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Range Expansion, Population Sizes, and Management of Wild Pigs in California
John D. Waithman, Richard A. Sweitzer, Dirk Van Vuren, John D. Drew, Amy J. Brinkhaus, Ian A. Gardner and Walter M. Boyce
The Journal of Wildlife Management
Vol. 63, No. 1 (Jan., 1999), pp. 298-308
Stable URL: http://www.jstor.org/stable/3802513
Page Count: 11
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The introduction and spread of nonnative organisms to new regions can disrupt ecosystems by causing declines or extinctions of native species. Widely introduced wild pigs (Sus scrofa) have contributed to declines and extinctions of numerous species on oceanic islands and can have pronounced negative ecological effects on mainland areas when population densities are high. Although range expansion by introduced wild pigs has ceased in many regions of the United States, it has increased significantly since the 1950s in California. Our analyses of data from annual hunter surveys and mapped locations of hunter-killed wild pigs shows that the distribution of wild pigs increased from around 10 coastal counties in the early 1960s to parts of 49 of California's 58 counties by 1996. An index to density based on locations of hunter-killed wild pigs plotted in a Geographic Information System (GIS) indicated that within the 79,550 km2 (25%) of the total land area of the state now occupied by wild pigs, populations are most abundant in the central and north-coast regions. By stratifying each county into 1 of 3 relative abundance classes and assigning density values based on research at multiple sites, we estimated there were around 133,106 (range = 106,485-159,727) wild pigs in California in 1996. The recent increase in the range of wild pigs in California was facilitated by a combination of multiple hunting-related introductions, deliberate releases of domestic pigs, and, possibly, increased forage availability associated with agricultural development. Natural range expansion also has occurred, however, and the dynamics of the spread of wild pigs in California appears typical of invasions observed among other organisms. Forage and water availability are important factors influencing the distribution and abundance of wild pigs in California, and predation may be important to an unknown extent. Up to 40% of California's wild pigs are removed from the population annually, which may control populations in some areas but not others. Wild pigs may be causing ecological damage in some coastal regions where population densities are very high, and detailed studies are needed in those areas to help mitigate potential problems with this increasingly widespread mammal in California.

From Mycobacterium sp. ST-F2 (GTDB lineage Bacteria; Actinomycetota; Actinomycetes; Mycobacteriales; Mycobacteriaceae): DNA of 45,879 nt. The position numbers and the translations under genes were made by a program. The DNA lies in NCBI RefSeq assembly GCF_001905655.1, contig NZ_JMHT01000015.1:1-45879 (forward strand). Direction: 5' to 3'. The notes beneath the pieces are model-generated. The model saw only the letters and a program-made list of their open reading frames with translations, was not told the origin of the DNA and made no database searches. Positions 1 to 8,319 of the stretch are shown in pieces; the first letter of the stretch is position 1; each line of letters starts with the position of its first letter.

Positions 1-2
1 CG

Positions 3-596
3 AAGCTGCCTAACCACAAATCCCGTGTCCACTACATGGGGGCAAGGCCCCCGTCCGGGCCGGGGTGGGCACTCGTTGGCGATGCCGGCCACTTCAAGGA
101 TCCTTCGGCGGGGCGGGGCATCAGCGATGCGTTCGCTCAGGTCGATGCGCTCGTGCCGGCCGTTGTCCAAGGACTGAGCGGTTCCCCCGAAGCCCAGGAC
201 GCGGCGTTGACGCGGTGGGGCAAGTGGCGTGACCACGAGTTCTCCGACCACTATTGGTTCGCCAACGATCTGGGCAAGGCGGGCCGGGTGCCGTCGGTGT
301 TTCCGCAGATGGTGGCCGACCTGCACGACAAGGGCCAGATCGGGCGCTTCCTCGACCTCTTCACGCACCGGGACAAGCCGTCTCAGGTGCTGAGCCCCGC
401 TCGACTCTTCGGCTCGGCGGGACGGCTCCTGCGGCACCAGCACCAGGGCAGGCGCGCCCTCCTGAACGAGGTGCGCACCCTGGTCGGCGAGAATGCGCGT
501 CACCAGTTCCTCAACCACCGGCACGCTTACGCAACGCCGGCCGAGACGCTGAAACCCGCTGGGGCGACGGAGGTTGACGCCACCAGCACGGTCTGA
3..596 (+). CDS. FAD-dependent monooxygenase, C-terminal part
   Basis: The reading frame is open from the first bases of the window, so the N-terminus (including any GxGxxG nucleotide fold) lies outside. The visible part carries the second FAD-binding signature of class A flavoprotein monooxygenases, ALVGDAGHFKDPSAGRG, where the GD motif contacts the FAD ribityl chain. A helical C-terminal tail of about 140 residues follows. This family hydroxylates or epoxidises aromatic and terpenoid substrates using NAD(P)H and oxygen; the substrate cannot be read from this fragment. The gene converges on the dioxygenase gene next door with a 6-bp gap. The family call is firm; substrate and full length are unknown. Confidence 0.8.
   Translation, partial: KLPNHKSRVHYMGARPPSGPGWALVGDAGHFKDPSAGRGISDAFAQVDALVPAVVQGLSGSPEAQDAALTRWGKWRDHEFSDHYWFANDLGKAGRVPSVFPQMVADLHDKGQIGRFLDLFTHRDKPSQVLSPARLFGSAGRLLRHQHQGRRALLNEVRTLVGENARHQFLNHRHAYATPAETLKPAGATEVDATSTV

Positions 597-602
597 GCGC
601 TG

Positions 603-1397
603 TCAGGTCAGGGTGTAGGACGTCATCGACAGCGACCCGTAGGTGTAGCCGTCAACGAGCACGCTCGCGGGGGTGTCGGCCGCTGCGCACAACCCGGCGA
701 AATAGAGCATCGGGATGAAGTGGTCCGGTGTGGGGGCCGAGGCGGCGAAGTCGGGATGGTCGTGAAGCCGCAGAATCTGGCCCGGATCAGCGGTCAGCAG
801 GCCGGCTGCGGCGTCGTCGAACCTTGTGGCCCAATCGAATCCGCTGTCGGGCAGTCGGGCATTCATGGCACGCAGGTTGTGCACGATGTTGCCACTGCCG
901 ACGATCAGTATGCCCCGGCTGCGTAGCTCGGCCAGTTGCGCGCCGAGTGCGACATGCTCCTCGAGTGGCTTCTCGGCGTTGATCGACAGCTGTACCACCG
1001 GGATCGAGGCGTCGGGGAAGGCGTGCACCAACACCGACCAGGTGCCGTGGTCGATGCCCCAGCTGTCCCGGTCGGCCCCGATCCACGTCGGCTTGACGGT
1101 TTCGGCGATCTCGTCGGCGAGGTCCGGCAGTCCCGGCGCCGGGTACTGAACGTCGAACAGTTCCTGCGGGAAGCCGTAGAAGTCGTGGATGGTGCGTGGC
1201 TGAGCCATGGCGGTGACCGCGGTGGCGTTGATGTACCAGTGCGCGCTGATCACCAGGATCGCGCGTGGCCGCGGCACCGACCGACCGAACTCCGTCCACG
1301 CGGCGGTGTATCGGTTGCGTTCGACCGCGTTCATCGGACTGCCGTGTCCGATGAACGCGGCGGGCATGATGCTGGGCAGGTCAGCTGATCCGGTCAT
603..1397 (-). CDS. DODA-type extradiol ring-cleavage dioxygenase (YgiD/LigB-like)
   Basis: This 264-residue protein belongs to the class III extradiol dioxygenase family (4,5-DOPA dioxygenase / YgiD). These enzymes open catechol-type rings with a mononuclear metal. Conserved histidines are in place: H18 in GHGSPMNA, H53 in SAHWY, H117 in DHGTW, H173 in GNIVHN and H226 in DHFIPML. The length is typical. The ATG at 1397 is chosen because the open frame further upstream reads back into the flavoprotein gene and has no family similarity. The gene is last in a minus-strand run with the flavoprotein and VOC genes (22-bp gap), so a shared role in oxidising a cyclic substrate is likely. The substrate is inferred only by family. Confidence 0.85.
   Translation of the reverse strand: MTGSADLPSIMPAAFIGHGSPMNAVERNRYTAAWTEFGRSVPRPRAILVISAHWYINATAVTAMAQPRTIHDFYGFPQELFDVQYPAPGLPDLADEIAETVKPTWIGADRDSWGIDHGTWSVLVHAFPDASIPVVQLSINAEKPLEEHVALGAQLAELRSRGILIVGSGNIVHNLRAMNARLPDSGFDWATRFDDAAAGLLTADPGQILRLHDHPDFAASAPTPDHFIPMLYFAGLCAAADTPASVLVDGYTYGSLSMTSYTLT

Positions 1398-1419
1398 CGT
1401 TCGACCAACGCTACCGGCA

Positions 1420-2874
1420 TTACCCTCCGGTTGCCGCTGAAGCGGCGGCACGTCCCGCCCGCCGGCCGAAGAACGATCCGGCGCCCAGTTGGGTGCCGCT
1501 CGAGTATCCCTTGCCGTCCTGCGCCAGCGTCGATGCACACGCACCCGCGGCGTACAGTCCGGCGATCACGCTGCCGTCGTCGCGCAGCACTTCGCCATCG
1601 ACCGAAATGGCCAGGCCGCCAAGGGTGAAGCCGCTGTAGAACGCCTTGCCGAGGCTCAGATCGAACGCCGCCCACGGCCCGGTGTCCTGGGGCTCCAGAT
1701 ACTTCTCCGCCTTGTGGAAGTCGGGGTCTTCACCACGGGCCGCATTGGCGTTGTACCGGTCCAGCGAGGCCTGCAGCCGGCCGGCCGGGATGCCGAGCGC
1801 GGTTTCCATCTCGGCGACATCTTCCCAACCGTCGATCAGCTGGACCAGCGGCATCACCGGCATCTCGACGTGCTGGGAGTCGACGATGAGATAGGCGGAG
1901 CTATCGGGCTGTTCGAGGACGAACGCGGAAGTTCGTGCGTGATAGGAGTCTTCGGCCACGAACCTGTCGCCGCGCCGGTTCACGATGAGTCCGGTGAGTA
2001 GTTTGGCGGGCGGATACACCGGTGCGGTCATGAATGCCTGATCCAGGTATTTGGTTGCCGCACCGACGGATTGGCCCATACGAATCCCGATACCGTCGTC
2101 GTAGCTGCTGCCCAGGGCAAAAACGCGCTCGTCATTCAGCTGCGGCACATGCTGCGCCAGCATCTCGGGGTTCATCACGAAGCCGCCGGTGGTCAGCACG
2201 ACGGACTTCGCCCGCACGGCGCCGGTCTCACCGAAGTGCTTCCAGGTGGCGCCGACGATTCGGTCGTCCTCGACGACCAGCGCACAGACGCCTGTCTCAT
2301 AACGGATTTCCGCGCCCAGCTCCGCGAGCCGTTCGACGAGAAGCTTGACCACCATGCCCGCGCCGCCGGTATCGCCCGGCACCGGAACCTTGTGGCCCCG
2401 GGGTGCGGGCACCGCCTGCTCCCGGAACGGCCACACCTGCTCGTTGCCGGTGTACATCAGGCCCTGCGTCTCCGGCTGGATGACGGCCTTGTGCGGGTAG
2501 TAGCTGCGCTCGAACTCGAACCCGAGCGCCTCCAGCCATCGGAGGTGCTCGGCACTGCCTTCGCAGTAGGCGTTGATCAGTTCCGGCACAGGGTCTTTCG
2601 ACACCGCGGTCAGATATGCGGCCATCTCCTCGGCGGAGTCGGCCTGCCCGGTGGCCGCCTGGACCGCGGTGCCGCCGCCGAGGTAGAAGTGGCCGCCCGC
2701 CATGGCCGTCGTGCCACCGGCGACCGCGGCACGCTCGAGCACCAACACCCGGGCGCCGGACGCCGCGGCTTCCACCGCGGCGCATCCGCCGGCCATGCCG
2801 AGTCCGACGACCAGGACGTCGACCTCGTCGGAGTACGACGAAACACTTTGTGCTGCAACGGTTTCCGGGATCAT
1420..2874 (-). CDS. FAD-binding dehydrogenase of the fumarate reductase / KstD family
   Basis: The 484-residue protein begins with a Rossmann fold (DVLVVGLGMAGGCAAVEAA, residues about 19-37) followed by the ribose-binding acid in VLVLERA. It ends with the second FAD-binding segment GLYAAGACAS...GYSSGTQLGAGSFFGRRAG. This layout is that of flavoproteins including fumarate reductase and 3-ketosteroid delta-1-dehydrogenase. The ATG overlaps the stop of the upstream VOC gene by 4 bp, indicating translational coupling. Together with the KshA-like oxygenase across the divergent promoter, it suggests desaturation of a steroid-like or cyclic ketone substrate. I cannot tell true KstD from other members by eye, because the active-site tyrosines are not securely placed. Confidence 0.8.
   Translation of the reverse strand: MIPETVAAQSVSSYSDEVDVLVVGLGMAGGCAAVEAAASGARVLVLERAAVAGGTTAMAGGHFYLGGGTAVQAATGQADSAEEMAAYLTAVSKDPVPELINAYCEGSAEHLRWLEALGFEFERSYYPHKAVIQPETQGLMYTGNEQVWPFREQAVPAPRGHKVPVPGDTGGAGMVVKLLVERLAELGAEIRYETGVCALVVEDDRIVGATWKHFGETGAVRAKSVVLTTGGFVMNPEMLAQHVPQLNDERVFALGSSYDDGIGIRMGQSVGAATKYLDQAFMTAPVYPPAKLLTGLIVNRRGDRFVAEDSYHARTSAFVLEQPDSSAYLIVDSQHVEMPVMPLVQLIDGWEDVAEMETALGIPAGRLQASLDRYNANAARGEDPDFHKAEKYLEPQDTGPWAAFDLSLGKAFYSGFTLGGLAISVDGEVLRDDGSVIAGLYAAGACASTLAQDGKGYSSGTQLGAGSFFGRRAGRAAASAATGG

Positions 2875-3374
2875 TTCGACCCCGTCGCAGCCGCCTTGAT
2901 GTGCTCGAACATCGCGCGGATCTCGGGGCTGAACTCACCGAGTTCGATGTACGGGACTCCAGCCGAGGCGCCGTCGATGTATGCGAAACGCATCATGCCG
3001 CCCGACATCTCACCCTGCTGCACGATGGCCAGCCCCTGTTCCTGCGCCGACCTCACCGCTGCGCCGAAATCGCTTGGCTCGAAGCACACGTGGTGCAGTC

The Journal of Wildlife Management © 1999 Wiley